As a manager of environment, health and safety (EHS) programs, you’ve heard the adage, “What gets measured gets done,” a quote often attributed to Deming, Lord Kelvin and others. The adage and practice is true, but the right goals are not always set nor the right metrics measured. We’ve found this especially true with the management of occupational ergonomics.
Setting the right goal and metrics are essential for an effective, sustainable ergonomics process. The traditional goal is to “reduce ergonomic injuries” by measuring incidence rates of ergonomic/MSD (musculoskeletal disorder) injuries. I call this ‘traditional’ because it has been used by most safety managers and companies since the early 1980’s.
Unfortunately, both the goal and metric are lagging measures of consequences (injury). They do not allow organizations to take action to prevent the loss. Yogi Berra was right when he said, “If you don’t know where you are going, you will wind up somewhere else.”
In a recent benchmarking study of ergonomic program management we found that:
- 54% of participating companies still used injury incidence or lost workday case rate (of MSDs, sprains and strains) as their primary goal and measure for workplace ergonomics (a lagging measure of consequence).
- 15% had no specific measures for ergonomics. Instead they considered it part of the total injury/illness rate.
- 31% tracked the level of exposure to MSD risk factors (a leading measure of cause).
The benchmarking study also showed that organizations successful in managing occupational ergonomics set a common goal of reducing MSD risk factors to the lowest level possible. This aligns everyone toward “True North”, a common goal with a leading, proactive measure. The measure is dependent on being able to quantify the level of exposure to the risk factors that cause MSDs: awkward posture, high force and time (long duration or high frequency).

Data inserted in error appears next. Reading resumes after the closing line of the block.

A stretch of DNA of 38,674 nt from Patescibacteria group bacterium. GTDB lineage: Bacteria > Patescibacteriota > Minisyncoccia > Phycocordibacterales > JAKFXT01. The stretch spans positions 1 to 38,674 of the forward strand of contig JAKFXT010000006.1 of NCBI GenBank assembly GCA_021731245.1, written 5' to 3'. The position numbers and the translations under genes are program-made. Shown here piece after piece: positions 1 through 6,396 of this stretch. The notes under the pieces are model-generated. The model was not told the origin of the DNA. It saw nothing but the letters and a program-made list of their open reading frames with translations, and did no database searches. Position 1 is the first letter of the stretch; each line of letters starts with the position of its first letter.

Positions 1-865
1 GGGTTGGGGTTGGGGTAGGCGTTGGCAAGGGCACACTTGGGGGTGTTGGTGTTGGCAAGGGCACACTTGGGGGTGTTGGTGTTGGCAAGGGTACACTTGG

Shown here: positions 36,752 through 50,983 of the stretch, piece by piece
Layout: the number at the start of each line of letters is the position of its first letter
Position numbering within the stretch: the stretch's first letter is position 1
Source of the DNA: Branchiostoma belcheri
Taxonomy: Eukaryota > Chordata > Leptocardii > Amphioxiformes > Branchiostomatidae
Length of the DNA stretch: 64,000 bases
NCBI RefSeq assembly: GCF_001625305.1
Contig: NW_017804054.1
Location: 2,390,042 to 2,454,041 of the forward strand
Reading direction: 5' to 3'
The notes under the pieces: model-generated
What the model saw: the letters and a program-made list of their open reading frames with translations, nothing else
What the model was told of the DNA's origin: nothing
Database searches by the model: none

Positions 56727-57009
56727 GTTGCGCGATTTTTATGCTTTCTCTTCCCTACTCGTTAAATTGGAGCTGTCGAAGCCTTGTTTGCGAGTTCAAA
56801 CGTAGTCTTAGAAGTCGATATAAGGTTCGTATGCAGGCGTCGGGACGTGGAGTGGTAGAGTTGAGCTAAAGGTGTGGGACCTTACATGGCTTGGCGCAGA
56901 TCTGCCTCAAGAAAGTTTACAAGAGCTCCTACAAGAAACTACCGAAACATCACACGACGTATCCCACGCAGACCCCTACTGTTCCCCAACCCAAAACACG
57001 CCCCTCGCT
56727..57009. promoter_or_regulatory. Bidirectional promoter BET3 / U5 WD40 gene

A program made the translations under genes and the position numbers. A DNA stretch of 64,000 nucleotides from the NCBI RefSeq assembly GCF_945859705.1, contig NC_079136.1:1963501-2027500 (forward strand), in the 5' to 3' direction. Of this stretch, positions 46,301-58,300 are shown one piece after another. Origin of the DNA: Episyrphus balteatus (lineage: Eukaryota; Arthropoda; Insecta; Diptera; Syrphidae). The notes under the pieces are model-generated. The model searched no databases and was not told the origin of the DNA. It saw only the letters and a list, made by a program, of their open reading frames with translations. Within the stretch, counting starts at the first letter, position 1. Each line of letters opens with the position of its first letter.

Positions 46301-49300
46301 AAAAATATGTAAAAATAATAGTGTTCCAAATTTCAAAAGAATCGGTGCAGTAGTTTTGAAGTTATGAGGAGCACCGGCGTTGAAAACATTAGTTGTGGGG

Quantitative tools for ergonomic risk factors provide measures at two levels: They identify the amount of exposure at an individual task or workstation, and they track the progress of improvement across an organization. Additionally, they eliminate the need for and use of subjective assessments, providing valid and objective determination of what is an ergonomic hazard, and what is not.
Use of these quantitative risk assessments provide a measure of MSD risk and allows these measures to be fed up through an organization. With this information you can track risk exposures at the workstation, department, value stream, plant and company-wide levels. This can be a lot of data and create an administrative nightmare just to collate and report the results.
Successful organizations use a common database to collect and report assessments, improvements, follow up assessments and report the measures plant wide and company-wide. On-line solutions provide a comprehensive database to manage the administrative task needed to document your ergonomics program.
So where does your organization stand with management of ergonomics? Are you focused on measuring cause or consequences? Do your goal and measures support a reactive or proactive approach? How confident are you in your current approach to achieve the results your executive leaders expect?